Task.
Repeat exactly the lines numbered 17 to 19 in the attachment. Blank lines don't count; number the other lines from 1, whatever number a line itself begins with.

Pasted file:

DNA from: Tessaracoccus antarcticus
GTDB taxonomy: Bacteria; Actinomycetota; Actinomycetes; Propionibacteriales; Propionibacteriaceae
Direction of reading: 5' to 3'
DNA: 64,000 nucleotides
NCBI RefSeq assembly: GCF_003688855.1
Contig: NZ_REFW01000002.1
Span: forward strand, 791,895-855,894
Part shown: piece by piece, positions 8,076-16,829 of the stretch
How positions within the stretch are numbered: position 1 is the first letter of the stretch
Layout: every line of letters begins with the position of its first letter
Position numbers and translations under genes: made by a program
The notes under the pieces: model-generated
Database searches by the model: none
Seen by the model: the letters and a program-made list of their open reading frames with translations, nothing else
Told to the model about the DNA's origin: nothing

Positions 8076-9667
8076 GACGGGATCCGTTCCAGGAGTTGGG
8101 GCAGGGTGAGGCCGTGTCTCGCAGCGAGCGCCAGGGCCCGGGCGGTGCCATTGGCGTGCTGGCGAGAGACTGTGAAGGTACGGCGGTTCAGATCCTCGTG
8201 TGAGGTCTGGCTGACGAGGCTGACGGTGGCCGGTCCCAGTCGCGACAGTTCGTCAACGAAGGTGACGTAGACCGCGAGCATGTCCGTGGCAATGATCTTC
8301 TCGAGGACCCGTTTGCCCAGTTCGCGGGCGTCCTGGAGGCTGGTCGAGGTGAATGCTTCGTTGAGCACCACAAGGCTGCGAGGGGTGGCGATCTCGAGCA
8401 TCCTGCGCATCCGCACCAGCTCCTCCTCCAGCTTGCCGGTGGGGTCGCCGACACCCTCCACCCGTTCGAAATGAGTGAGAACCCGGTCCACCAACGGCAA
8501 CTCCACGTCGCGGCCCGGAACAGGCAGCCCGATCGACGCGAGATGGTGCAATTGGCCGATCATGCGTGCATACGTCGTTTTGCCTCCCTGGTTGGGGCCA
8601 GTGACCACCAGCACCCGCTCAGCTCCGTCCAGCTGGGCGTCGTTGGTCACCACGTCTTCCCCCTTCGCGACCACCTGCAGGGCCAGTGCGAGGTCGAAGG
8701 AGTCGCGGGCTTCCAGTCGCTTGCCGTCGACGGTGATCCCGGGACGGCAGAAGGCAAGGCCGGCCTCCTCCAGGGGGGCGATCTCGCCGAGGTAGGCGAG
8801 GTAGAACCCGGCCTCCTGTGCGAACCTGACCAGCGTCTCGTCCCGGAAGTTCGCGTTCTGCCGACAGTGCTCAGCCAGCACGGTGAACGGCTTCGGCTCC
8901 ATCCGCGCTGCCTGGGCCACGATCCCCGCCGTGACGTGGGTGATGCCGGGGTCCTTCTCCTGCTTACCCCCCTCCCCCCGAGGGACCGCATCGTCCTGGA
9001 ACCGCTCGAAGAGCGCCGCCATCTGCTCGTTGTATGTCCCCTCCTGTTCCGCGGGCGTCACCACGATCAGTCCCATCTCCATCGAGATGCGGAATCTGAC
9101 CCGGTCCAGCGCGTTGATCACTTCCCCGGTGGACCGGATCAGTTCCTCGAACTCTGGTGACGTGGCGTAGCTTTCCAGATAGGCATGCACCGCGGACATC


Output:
8076 GACGGGATCCGTTCCAGGAGTTGGG
8101 GCAGGGTGAGGCCGTGTCTCGCAGCGAGCGCCAGGGCCCGGGCGGTGCCATTGGCGTGCTGGCGAGAGACTGTGAAGGTACGGCGGTTCAGATCCTCGTG
8201 TGAGGTCTGGCTGACGAGGCTGACGGTGGCCGGTCCCAGTCGCGACAGTTCGTCAACGAAGGTGACGTAGACCGCGAGCATGTCCGTGGCAATGATCTTC